A 26-year-old man who suffered an injury 5 years ago that made him physically unable to walk has taken his first steps using only the power from his brain, according to a report in the Journal of NeuroEngineering and Rehabilitation. It is the first time that an individual who is unable to walk due to spinal cord injury (SCI) has purposefully operated a noninvasive brain computer interface (BCI) system for overground walking in real time, giving hope for the feasibility of developing BCI brain implants to help people to walk again.

Surveys indicate that for people who have paraplegia due to SCI, being able to walk again is a high priority on the way to improving their quality of life. Sixty-percent of them say they would be willing to use a BCI implant if it would help them to walk. Most people who become paralysed due to SCI achieve mobility from a wheelchair, but the sedentary lifestyle that ensues often leads to further problems such as heart disease. Not only do these cause further suffering to the individual, but they also contribute to medical costs.

Video provided by New Scientist

The study, led by Dr. Zoran Nenadic of the University of California, shows that it is possible for someone to use their own brain power to be able to walk again. The participant underwent training and tests for 19 weeks to prepare the walk. In each session, he gained more control and completed more and more tests. Initially, mental training was needed to reactivate the walking ability within the brain. From a seated position, and wearing an electroencephalogram (EEG) cap that read his brainwaves, the participant learned to control an avatar in a virtual reality environment. He also underwent physical training to recondition and strengthen the muscles in his legs.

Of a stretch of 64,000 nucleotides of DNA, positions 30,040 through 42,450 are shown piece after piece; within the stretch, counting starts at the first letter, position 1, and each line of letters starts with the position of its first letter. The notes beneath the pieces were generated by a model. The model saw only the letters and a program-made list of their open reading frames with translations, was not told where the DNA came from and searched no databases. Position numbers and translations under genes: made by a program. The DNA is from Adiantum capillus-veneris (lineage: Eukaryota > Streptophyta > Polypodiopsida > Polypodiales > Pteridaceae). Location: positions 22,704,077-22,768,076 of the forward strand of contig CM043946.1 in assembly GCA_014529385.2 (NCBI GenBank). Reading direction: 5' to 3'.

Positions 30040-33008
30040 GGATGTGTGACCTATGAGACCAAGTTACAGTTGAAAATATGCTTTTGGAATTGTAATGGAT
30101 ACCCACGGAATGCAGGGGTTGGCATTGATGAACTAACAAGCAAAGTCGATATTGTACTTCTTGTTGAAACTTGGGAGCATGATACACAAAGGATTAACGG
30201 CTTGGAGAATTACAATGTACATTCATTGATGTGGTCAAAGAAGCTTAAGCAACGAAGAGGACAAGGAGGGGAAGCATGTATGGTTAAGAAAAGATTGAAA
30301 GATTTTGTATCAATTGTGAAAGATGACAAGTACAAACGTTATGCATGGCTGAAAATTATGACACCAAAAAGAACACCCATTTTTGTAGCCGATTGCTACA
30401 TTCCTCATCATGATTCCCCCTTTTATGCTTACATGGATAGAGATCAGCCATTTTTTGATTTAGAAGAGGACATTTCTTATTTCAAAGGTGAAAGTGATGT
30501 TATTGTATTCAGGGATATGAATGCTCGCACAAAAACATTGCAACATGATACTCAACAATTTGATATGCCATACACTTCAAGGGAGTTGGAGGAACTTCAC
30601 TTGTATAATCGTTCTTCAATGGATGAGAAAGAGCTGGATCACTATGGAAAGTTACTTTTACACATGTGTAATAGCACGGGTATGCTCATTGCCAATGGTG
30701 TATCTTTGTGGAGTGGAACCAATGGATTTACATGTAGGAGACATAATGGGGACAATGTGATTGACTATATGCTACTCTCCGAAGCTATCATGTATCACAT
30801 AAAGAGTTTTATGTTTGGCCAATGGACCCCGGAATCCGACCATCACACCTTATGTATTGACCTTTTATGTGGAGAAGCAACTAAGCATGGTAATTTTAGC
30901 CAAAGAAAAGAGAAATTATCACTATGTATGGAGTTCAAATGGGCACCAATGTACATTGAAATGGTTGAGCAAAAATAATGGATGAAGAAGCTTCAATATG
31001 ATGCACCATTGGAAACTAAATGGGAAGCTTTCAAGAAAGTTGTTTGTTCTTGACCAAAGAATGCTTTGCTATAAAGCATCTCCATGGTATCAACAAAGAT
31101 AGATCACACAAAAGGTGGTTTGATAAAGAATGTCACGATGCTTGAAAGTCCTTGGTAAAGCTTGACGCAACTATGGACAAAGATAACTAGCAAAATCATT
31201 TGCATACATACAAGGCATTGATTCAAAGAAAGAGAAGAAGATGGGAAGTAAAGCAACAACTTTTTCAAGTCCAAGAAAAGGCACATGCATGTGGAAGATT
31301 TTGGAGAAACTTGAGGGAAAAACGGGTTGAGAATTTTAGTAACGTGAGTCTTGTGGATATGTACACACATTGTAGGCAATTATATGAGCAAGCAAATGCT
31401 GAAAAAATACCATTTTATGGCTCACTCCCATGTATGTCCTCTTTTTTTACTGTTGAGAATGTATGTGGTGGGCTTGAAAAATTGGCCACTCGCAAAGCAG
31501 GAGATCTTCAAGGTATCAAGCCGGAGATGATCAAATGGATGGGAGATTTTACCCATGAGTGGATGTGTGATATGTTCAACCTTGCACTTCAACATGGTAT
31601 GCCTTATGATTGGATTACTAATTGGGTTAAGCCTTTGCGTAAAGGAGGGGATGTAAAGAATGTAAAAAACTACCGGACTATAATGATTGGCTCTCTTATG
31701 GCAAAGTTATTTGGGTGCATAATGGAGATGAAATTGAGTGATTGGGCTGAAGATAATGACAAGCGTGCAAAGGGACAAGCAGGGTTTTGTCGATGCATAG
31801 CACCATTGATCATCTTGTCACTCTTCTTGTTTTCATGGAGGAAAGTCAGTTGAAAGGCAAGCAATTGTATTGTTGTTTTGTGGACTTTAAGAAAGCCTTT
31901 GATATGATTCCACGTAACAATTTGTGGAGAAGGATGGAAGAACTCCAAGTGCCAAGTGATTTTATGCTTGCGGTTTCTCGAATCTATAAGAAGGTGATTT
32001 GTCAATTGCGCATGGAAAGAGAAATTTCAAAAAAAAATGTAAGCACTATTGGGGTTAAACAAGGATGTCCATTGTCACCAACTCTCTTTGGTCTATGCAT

Next, he practiced walking while suspended 5 cm above the ground, in order to be able to move his legs freely without supporting himself. On his 20th visit, he used these skills and an EEG-based system to walk along a 3.66-meter course on the ground. He wore a body-weight support system for aid and to stop him from falling. The author of the report adds that he was also able to carry on a light conversation during the walk, without interfering with the system, suggesting good real-time control.

Robotic exoskeletons and functional electrical stimulation (FES) have been used to achieve mobility, but they have disadvantages. First, they cannot exploit the neuroplasticity of the pathways between the brain and the spinal motors pools. Second, they lack the supra spinal control that an able body intuitively has. They also have the inconvenience of tending to rely on switches controlled manually. The researchers believe that if a system can be developed without these drawbacks, it would drastically improve the quality of life of individuals who are unable to walk due to SCI.

Spinal cord stimulation using BCIs offers hope of regaining voluntary lower extremity movements to those with SCI. It would enable intuitive and direct brain control of walking via an external device. If the feasibility of such a device can be established through successfully testing it among enough people, a fully implantable BCI could be developed, that might restore the ability to walk in a way that resembles nature.